Welcome to England’s winter of love. The recently invested captain Jamie George used the L-word 10 times in the space of three answers in his press conference after the 16-14 win over Wales at Twickenham on Saturday – he was loving the walk-in to the stadium, loving the atmosphere, loving the defence system, loving the efforts to improve – and maybe the message is understandable.
There is enough bad news in rugby and the world beyond without loading on more regret over a clunky England attack, and the greater challenges of Scotland, Ireland and France to come in this Six Nations. “I don’t think it needs a huge leap, a quantum leap,” George said of those matches in Edinburgh, London and Lyon respectively, in the next five weeks. “We believe in what we are doing, believe in the England way and want to continue what we are doing and keep growing.”
It might be seen as a little too schmaltzy by those sporting cauliflower ears, but then again look at the way England spend their downtime. George is one of a bunch of players including Ben Earl, Elliot Daly and Danny Care who get together to watch Love Island. Their head coach Steve Borthwick is more likely to be hunched over a laptop studying line-outs at those times, but even Borthwick in true reality-TV style is making references to England’s “journey”.
And the players and coaches are mad keen for the rugby public to embrace it. Two sold-out open training sessions coming up at Twickenham and in York this month are a sign that the charm offensive is working. Beating Italy in the first round of the Six Nations and now Wales was the minimum requirement on the field. The love-in, for now, is intact.
Wales, by contrast, have no wins from two, and their 21-year-old captain Dafydd Jenkins sternly bemoaned a possible win that got away. Still, there were moments of sheer class as the flanker Tommy Reffell added carrying to his turnover jackalling. The head coach Warren Gatland could justifiably predict better days to come, although it may not be against the Irish in Dublin in a fortnight’s time.
Half-time on Saturday had seen England trailing 14-5, amid a few boos from supporters going off the appreciative script. The red rose had trailed by the same margin or worse in 71 previous Tests and came back to win only once, in Argentina in 2002.
They did it here thanks to a seminal moment involving George Ford in the 70th minute. Receiving the ball from a ruck just inside his half, after a Welsh clearing kick, Ford looked to launch a pass to the two players in space on his left but didn’t fancy the odds. This happens so often with England – a delay to the next pass or carry, making you pine for the instinctive backing-up of the Irish or Scots or New Zealanders, or England themselves of trophy-winning vintages – and it is a frustration whether you wish them well, or ill.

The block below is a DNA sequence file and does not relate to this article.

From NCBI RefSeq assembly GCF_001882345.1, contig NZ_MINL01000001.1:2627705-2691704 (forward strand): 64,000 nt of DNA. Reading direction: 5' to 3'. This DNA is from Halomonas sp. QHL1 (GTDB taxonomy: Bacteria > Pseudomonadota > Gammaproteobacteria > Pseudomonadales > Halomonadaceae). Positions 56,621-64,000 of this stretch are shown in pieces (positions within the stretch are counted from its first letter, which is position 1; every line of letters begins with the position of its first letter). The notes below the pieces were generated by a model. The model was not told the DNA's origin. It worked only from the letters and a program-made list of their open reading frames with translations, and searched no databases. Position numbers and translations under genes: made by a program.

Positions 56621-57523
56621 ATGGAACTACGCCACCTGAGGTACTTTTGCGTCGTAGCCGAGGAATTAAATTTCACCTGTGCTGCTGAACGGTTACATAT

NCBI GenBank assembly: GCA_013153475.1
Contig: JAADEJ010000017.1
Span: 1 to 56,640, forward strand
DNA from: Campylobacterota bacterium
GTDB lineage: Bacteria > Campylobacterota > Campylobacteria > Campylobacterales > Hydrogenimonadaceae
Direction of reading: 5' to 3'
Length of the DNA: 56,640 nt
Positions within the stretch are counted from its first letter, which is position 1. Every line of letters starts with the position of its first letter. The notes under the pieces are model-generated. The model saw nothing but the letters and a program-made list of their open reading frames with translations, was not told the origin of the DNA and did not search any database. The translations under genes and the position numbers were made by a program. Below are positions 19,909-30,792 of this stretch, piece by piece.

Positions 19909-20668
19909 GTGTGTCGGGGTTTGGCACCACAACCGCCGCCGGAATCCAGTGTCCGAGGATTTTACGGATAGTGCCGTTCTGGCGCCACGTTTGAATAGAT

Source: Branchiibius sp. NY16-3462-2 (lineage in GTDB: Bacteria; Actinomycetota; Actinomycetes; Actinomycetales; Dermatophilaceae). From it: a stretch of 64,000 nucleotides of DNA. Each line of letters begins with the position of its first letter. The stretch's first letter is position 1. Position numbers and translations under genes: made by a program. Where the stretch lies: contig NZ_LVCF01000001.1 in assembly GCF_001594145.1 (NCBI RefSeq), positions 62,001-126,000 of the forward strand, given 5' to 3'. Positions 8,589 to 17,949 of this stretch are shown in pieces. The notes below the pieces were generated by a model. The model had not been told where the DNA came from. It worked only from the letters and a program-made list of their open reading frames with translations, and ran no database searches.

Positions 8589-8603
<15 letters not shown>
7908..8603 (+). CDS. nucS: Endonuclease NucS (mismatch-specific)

But then Ford turned and hammered his right boot through the ball to launch it beyond the scrum-half Tomos Williams and complete a magnificent 50-22, bringing a line-out throw for England from which a panicky Wales conceded a penalty and a sin-binning for Mason Grady deliberately batting down a pass by Ford. The penalty was easy, England were ahead for the first time and they survived the nerves of a near-try by Rio Dyer to complete the win.
Ford told TV interviewers he might have to make like a “statue” in future, but this was a reference to his first-half conversion attempt being cancelled out by an onrushing Wales, after a slight sideways step was deemed to be starting his approach. The preceding try had been scored by Earl breaking through soft Welsh tackles from a seven-man England scrum including the wing Tommy Freeman, as the home team had Ollie Chessum and Ethan Roots in the sin bin.
If that sounds like England repeated some bad old disciplinary failings, the second half was a triumph by contrast, as they conceded just one penalty, and hit the target of seven for the match set for them by their lock, Maro Itoje.
Dan Biggar, the former Wales fly-half summarising for TV, praised England’s second-half tactics. “The last 30 minutes was a masterclass in how you kick the ball, and how you apply pressure, how you win line-outs with 50-22s, how you pressure the air, how you pressure opposition line-outs,” Biggar said. “Instead of just kicking the ball away as an end result, they kicked with a purpose, they kicked with numbers, and they kicked accurately.”
George the captain climbed into the stands afterwards for selfies, and players smiled and revelled in the company of family. Immanuel Feyi-Waboso, the young wing on the bench, had been called forward and was ready at pitchside for the last five minutes but there was no opportunity to get on. Still, Manny’s 90-year-old granny, Margaret, was said to have enjoyed her trip to Twickenham.
There may be returns from injury soon for one or more of the hefty George Martin, Luke Cowan-Dickie and Manu Tuilagi. Meanwhile, and in case anyone worries England are going to head to Murrayfield next with daisies in their hair and pouting at the Scots, George the captain did make a pertinent point. “It’s not just the laughing and joking we’ve got to love, we’ve got to love getting better,” he said.